California approaches pandemic record for all hospitalizations

A doctor speaks to a patient in a bed in the hallway of a hospital.
Dr. Leo Rodriguez speaks to a patient in the emergency department at Providence Little Company of Mary Medical Center in Torrance on Jan. 11.
(Francine Orr / Los Angeles Times)

In a stunning sign of the heavy burden facing California’s healthcare system, the total number of people hospitalized statewide is approaching the peak of last winter’s COVID-19 surge, even as there are indications that the rise in coronavirus-positive patients may be starting to ebb.

Late last week, California averaged 52,000 people daily in its hospitals for all reasons — more than was seen during any seven-day period during the summer Delta surge. California’s pandemic record of 55,000 people hospitalized daily was set last winter, according to state Department of Public Health data reviewed by The Times.

Coronavirus-positive patients continue to account for a wide margin of the overall census. As of Tuesday, 15,179 such patients were hospitalized statewide, the highest since Jan. 29, 2021, state data show.


The number of coronavirus-positive patients in California’s intensive care units has also surpassed the summer peak.

On Tuesday, California recorded 2,404 coronavirus-positive ICU patients; the summer peak was 2,128. Still, the latest figure is a fraction of the pandemic high of 4,868 coronavirus-positive patients in the ICU, recorded on Jan. 10, 2021.

However, there are some signs hospitalization increases are growing less steep. From Dec. 28 to Jan. 4, the overall number of hospitalized coronavirus-positive patients swelled 69%. The next week, it rose 53%.

The growth from Jan. 11 to Tuesday was far more modest: about 23%.

But even with the apparent slowdown, some areas — including Sacramento and San Francisco counties — are at all-time highs for coronavirus-related hospitalizations.

In recent weeks, California’s emergency rooms have experienced strain even worse than during last winter’s deadly surge.


Earlier this month, California was averaging 47,000 daily emergency room visits for all reasons over a weekly period. By contrast, visits during the summer Delta surge peaked at 42,000.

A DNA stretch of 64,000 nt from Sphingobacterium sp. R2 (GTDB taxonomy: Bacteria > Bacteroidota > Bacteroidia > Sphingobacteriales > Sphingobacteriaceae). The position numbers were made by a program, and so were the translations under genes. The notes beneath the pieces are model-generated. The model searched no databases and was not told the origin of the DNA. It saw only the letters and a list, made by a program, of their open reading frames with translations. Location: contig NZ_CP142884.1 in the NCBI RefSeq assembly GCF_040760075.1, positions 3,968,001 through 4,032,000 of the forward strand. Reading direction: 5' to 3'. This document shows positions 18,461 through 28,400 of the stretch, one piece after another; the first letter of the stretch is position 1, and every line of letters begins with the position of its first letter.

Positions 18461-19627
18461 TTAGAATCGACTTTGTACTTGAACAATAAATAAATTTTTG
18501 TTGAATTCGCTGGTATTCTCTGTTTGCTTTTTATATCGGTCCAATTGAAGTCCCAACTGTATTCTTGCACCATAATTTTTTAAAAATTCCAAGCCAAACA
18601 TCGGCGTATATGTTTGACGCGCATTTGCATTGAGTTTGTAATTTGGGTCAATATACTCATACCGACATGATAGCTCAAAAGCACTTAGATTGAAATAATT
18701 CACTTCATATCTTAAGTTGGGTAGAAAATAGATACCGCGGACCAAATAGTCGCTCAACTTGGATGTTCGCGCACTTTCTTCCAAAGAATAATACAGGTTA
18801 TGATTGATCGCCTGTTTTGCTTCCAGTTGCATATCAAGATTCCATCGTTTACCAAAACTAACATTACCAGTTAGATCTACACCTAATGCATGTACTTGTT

The recent peak in overall emergency room visits has been worsened by those seeking coronavirus-related treatment in ERs, where there have been nearly 12,000 recent daily visits for this type of treatment across California. That’s worse than the previous record of nearly 11,000 visits a day, recorded last winter.

California’s state epidemiologist, Dr. Erica Pan, said last week that “we are seeing near-crisis levels” of emergency room overcrowding in some areas.

With fewer hospital workers, it’s harder to admit patients from the ER, which then keeps ambulances waiting for long periods to drop off patients, resulting in a worsening of 911 response times to new callers, Pan said.


Many hospital emergency rooms have been so crowded, and staffing so scarce because of employee infections, that a number of scheduled surgeries and procedures have been postponed. Those delays can affect the health of people needing treatment for cancer or other important medical issues, in which prompt care can make a difference.

“It’s just harder to try to be in so many places with all of our patients,” said Sandra Beltran, a registered nurse in the emergency room at Olive View-UCLA Medical Center in Sylmar. “It’s tiring. You’re literally, for 12 hours, going from room to room.”

Because the hospital is short on staff, patients being treated in the emergency room have waited 20 or 30 hours for a bed elsewhere in the hospital, Beltran said. That has a domino effect on the ER, where waits grow longer and staff have had to find new ways to assess patients.

“People are being seen in the hallway,” the nurse said. “We’ve come to that.”

Officials have also urged residents to avoid coming to the emergency room for non-emergency reasons — such as getting coronavirus testing.

“Do not show up to the emergency room and ask to be tested because what you do is you bombard the emergency room,” said Dr. Clayton Chau, Orange County’s health officer.

The N95 masks will be available at pharmacies and community centers across the United States.

Jan. 19, 2022

In Arcadia, Methodist Hospital of Southern California is licensed for more than 300 beds but was able to staff fewer than 200 on Wednesday, limiting how many patients could be admitted, according to Senior Vice President Cliff Daniels.


“We continue to scramble every day to find nurses so we can staff more beds” because so many healthcare workers are either infected or caring for family, he said.

So far, the hospital has not sought to immediately bring back asymptomatic healthcare workers who have tested positive for the coronavirus — a step that California authorized to ease staff shortages at hospitals. It is, instead, relying on travel and registry nurses when it can hire them.

The staffing strain at the Arcadia hospital has collided with its growing number of COVID-19 patients, which surged from zero to 60 in the past month and a half, Daniels said.